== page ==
SCA and the ACA: The Cost of Compliance
Service Contract Act & Affordable Care Act Requirements Review
Recognizing so many of my clients are government contractors, I know it can be tough keeping up with compliance. It gets especially tricky if you have McNamara-O'Hara Service Contract Act (SCA) contracts in an already highly regulated industry. With the addition of the Patient Protection and Affordable Care Act (ACA), contractors who are subject to both SCA and ACA laws are faced with the daunting task of complying with both contract requirements. The fact is, if compliance isn't managed correctly, contractors could end up paying double the amount for benefits while trying to comply with both the SCA and ACA regulations.
I recently served as a panelist speaker on a discussion around SCA and thought I'd take a few minutes to highlight some of the questions I got asked most about this topic.
Traditionally, with SCA contracts, government contractors had a choice of providing either a bona fide fringe benefit plans or paying cash in lieu of benefits. Cash in lieu of benefits is certainly still an option for contractors, but with mandated ACA requirements most employers must provide benefits for eligible employees or pay costly fines. This is where the complexity comes in.
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What if the Company Decides to Pay Cash in Lieu of Benefits?
If the company decides to pay cash in lieu of benefits this could cause non-compliance with the ACA, because if you have a contract that is subject to ACA you should be offering coverage that meets the Minimum Value and Affordability guidelines. In addition to the ACA guidelines, the health plan must also be compliant with SCA standards. By allowing the employee to receive cash the company is now paying the fringe cost to the employee and will most likely still be liable for providing or offering benefits to that same employee if they meet the ACA threshold of 50 employees.
The employer has three significant risks to be aware of:
- offering cash in lieu of benefits,
- accepting medical coverage waivers without verifying that the employee is in a qualified plan, and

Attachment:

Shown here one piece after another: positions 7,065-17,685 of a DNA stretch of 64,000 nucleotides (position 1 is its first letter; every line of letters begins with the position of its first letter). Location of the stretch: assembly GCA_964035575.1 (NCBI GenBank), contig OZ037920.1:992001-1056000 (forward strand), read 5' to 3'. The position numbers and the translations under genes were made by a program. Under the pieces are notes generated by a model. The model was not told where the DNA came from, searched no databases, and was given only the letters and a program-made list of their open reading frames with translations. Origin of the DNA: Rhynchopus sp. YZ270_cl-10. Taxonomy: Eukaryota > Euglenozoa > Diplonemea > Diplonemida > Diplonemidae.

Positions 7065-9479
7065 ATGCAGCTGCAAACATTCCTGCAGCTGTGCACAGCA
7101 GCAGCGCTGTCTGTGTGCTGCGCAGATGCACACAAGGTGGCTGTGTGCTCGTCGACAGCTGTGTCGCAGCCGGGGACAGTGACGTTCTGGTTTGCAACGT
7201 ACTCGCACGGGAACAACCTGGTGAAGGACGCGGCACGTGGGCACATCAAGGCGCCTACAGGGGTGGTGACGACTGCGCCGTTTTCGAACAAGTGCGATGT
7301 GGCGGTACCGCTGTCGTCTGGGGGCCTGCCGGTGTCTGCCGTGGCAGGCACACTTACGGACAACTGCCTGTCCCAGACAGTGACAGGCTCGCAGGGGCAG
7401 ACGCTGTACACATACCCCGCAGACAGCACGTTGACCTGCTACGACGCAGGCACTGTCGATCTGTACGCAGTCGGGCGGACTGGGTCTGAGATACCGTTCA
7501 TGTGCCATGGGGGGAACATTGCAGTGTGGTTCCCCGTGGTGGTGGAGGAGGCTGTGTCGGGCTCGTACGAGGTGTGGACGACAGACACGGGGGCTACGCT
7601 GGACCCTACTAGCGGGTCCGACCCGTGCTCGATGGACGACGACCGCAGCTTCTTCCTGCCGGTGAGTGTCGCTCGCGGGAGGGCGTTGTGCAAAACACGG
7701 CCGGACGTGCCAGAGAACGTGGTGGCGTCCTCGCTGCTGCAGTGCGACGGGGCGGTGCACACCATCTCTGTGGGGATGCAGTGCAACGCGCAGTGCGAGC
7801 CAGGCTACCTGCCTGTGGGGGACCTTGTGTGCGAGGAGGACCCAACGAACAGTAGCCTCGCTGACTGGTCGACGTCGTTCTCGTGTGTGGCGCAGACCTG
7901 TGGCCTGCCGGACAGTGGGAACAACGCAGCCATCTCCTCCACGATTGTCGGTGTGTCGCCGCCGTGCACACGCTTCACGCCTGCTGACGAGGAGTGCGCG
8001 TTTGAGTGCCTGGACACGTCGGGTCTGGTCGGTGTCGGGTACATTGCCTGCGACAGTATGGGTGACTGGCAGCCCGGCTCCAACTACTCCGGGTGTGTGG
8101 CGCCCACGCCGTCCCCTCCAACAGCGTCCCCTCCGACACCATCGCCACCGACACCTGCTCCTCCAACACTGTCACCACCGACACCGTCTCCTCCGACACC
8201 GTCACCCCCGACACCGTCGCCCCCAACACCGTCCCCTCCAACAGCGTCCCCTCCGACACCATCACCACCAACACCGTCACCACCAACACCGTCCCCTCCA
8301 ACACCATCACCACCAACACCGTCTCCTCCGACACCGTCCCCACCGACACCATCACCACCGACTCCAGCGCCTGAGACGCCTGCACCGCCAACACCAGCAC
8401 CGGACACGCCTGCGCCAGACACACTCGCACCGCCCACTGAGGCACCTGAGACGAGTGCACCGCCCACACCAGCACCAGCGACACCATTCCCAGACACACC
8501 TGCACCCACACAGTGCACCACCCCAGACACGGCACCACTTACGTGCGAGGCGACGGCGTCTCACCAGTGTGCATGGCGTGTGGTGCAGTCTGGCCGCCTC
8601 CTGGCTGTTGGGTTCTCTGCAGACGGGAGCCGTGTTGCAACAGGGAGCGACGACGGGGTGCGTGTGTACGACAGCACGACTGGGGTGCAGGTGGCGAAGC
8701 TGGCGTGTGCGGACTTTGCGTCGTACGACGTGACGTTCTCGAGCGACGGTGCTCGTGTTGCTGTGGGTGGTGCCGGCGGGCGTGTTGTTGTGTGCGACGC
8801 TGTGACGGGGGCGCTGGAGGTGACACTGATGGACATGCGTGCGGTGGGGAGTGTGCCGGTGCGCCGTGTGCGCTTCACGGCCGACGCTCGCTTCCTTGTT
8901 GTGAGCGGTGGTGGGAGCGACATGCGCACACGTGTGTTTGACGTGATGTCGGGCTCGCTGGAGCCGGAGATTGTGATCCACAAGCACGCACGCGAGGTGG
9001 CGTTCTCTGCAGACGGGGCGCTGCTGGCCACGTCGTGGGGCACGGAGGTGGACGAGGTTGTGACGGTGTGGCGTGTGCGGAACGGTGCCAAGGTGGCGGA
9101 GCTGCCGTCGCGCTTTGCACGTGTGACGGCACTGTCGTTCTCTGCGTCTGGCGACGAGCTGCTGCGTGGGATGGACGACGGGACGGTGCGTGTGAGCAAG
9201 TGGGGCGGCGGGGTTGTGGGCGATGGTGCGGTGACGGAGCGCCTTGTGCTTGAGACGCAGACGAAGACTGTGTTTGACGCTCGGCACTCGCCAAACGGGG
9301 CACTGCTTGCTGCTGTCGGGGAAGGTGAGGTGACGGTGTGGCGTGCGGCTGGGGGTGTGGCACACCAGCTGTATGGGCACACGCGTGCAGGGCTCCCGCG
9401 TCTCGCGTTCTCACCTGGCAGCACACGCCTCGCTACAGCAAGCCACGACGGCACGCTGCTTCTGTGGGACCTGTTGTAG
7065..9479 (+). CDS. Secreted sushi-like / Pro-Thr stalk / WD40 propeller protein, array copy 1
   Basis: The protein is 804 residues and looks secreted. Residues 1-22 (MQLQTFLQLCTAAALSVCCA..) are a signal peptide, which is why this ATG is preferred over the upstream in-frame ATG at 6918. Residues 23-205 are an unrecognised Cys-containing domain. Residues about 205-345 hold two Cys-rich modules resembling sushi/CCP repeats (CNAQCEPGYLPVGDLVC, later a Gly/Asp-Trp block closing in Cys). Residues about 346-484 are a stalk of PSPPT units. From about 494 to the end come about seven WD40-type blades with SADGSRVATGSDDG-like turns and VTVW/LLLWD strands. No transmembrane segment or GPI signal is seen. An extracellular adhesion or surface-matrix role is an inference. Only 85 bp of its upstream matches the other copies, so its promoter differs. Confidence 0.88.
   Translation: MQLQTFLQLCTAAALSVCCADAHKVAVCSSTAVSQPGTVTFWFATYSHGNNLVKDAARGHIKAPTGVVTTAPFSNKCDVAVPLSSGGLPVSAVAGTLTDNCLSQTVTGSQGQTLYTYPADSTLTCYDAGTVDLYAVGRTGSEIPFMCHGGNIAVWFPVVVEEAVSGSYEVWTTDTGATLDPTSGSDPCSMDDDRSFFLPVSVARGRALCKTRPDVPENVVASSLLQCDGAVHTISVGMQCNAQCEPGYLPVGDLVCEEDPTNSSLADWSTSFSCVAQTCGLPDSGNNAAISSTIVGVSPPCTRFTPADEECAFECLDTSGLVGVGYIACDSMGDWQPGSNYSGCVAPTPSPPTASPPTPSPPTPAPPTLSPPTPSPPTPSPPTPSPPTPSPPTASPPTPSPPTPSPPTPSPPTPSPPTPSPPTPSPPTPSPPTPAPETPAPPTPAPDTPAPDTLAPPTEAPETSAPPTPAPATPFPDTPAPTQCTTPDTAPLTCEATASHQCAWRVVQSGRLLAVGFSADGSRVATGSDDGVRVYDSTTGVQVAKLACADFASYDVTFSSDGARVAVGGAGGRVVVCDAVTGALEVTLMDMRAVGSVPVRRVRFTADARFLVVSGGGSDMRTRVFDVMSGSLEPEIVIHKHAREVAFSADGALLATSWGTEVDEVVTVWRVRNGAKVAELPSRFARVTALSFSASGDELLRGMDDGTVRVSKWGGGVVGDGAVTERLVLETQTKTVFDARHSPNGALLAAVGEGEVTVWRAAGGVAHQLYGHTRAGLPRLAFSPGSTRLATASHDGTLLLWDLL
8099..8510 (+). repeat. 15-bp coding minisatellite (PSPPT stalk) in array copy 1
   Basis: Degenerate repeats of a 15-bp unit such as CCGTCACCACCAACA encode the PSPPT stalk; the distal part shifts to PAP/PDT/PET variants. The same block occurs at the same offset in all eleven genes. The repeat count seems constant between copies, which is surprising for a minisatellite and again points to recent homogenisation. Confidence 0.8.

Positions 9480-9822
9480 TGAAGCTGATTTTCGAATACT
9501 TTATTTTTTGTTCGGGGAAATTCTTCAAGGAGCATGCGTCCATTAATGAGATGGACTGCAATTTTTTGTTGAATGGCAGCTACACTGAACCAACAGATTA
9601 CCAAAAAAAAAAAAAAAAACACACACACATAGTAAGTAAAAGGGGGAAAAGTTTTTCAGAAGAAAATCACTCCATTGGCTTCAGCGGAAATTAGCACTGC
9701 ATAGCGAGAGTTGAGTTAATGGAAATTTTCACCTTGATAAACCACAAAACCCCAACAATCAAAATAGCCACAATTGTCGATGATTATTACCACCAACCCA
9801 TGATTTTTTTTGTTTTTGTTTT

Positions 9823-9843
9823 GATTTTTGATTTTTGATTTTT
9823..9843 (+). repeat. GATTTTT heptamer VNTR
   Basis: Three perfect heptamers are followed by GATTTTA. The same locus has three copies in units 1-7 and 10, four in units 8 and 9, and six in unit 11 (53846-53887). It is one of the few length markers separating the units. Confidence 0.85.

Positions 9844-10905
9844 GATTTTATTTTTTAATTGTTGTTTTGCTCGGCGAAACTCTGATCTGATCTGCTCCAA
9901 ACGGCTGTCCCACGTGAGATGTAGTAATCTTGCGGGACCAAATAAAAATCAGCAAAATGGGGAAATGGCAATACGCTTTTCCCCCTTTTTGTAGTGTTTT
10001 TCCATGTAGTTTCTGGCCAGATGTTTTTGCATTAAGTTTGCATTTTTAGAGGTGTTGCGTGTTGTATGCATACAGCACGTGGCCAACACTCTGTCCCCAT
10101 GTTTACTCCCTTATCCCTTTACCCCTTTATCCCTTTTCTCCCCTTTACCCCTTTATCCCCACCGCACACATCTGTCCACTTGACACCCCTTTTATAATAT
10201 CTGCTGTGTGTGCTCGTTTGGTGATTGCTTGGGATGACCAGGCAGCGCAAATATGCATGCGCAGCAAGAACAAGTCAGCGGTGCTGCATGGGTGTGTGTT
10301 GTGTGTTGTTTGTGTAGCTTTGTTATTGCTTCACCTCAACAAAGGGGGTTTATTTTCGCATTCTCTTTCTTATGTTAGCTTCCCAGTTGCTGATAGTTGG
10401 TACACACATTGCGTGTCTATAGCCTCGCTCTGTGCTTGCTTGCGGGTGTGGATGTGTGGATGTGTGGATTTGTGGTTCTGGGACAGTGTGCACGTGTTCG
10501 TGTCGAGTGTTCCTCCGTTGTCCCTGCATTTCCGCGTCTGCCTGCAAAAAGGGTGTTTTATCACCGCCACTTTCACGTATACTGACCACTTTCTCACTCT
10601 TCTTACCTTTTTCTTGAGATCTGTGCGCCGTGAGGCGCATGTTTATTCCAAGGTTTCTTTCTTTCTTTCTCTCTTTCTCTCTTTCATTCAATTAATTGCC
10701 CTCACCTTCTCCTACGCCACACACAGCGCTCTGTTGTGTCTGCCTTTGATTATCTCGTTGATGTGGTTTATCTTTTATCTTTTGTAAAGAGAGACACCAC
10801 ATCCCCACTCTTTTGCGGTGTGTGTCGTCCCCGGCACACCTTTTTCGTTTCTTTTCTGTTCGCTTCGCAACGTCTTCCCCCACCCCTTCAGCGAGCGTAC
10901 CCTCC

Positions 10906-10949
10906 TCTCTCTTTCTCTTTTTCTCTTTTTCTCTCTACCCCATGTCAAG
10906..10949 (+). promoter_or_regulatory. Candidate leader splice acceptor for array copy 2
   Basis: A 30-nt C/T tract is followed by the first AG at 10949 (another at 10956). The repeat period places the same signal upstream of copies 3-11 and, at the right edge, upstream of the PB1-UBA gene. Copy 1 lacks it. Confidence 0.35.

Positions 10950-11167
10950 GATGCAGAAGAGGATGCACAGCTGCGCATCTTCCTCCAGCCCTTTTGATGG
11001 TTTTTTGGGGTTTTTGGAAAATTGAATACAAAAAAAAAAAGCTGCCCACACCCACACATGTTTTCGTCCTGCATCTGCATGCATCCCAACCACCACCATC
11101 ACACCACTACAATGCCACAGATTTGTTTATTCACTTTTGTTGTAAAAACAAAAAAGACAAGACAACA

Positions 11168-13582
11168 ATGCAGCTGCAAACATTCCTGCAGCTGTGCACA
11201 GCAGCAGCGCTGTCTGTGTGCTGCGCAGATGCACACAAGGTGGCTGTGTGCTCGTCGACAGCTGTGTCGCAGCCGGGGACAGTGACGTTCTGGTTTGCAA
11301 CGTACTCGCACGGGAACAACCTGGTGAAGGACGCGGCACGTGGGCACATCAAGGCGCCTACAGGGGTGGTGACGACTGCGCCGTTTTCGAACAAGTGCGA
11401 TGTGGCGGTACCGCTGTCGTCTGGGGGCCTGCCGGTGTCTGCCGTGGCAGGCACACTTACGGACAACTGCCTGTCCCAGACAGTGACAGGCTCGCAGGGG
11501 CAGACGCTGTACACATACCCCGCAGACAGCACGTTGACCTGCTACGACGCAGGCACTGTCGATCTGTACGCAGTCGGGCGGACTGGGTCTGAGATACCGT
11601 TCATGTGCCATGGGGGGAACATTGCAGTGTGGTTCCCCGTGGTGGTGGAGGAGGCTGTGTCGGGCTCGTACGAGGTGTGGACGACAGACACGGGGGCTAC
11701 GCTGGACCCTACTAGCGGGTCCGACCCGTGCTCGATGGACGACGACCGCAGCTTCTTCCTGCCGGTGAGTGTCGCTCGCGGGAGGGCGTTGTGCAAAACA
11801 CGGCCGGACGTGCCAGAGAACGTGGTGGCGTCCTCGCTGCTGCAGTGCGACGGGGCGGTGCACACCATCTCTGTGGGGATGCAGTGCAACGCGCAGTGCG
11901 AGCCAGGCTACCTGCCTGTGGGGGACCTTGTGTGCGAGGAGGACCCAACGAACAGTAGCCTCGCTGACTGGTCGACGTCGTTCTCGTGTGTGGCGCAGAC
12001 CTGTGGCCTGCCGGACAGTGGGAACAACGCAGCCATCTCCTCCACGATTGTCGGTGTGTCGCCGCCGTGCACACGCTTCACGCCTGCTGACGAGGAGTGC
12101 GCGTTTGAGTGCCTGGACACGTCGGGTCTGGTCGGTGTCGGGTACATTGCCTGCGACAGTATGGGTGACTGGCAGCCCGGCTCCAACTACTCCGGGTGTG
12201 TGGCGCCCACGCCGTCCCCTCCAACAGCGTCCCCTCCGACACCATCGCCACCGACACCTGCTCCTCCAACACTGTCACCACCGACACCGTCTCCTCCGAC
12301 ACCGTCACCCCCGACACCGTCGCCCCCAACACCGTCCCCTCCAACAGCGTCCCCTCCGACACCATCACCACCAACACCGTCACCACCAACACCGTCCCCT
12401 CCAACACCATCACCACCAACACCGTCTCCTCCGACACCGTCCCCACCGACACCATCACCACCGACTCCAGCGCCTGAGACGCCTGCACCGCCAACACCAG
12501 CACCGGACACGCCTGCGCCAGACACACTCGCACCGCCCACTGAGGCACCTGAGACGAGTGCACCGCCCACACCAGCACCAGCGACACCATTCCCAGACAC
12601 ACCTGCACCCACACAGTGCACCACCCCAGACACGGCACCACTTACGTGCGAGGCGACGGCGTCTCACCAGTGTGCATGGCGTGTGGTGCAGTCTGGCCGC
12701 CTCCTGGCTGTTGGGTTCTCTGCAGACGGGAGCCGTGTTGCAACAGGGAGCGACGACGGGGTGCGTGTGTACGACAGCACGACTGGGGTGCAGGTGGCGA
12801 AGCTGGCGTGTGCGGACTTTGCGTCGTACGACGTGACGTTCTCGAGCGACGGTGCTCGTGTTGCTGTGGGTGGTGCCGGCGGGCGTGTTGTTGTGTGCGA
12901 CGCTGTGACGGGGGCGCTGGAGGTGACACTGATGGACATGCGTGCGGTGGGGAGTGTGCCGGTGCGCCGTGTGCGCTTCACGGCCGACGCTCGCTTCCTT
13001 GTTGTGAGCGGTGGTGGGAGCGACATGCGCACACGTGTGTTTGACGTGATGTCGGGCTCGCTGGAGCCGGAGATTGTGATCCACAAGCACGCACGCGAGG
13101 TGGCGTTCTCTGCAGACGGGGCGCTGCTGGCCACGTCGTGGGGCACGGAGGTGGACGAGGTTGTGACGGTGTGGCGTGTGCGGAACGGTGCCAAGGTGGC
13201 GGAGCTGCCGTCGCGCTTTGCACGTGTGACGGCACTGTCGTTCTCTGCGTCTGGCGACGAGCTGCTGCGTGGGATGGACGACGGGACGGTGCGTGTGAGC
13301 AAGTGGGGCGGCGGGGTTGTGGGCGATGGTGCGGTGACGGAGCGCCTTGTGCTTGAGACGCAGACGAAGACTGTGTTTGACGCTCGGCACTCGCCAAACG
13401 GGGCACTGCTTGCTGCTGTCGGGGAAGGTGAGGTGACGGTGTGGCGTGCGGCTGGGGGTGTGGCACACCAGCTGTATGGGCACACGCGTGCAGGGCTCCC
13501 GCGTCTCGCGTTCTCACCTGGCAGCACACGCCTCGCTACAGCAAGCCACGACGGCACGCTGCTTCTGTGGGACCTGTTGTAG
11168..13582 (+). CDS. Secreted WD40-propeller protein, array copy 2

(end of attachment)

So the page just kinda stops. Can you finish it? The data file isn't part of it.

- not offering an ACA compliant plan if your company is required to offer one.
When paying cash in lieu of benefits, you run the risk of paying double benefits and possible ACA fines. If the employer decides to allow the waiver of medical coverage they must verify proof of other acceptable coverage or run the risk of paying ACA/IRS penalties. These penalties are priced per worker, which could be detrimental to small businesses. Remember, just because you’re compliant with SCA doesn’t mean you’re compliant with ACA and vice versa.
Tips to Help you Stay Compliant with SCA and ACA
- Decide who is in charge – many organizations typically rely on the head person in HR or someone in the C-suite. Which is ok, but often these individuals are entangled doing other tasks, so unless they are meticulously detailed-orientated there is a strong possibility that compliance issues can creep up. This type of compliance sometimes “takes a village”. Teamwork is great, but make sure there is one person in charge and is accountable. Due to the complexities of SCA and ACA, it may be best to seek help from outside experts if your internal staff doesn’t have the capabilities or capacity.
- Figure out who’s covered – This is actually more complicated than it sounds because usually there are many different departments involved. Think compensation, payroll, and benefits just to name a few. All of these departments have responsibility for SCA and ACA compliance. Compensation is in charge of the employee classification, payroll needs to ensure they are getting paid correctly and that the fringe is separated from regular wage, and then benefits needs to make sure that they are offering a qualified plan that doesn’t exceed the fringe portion to those employees who are eligible. Easy, right?
- Keep accurate metrics – It’s not just about keeping any old metric, but more about keeping the appropriate metrics that works for your organization. Make sure you're measuring what’s important and you have the information you need to make an informed decision regarding compliance. Employee count may not mean much to larger organizations, but for those employers are under or nearing 50 employees it could mean significant changes in the way they do things.
- Offering Benefits- It’s not enough to offer just any benefits. Benefits must be ACA-compliant and still be in compliance with SCA regulations. One size may not fit all, so it would be a good business practice to do a benefits analysis to determine if there any gaps that need to be filled. Open enrollment season is quickly approaching, so start acting now if you haven’t already begun.
I would recommend doing an internal audit to assess what your company is currently doing, identifying any gaps, and moving on from there. It’s always better to identify any non-compliance or errors internally, which many companies do. By conducting an internal audit, this gives a company an opportunity to correct and prevent and future mistakes from happening. However, it’s not ok to ignore the errors. Compliance doesn’t just affect your current situation, it can have an impact on how you bid for future work. Many companies have turned to third-party vendors for help, which is great, just remember you’re still liable for work completed by third-party vendors and subcontractors performing work for you.
Did you find this article helpful? Here are some other articles you might find interesting:
- Compensation vs. Total Rewards - What's the Difference?
- What Are Compensation Benchmarking Best Practices?
- 3 Compensation Best Practices and Costs Associated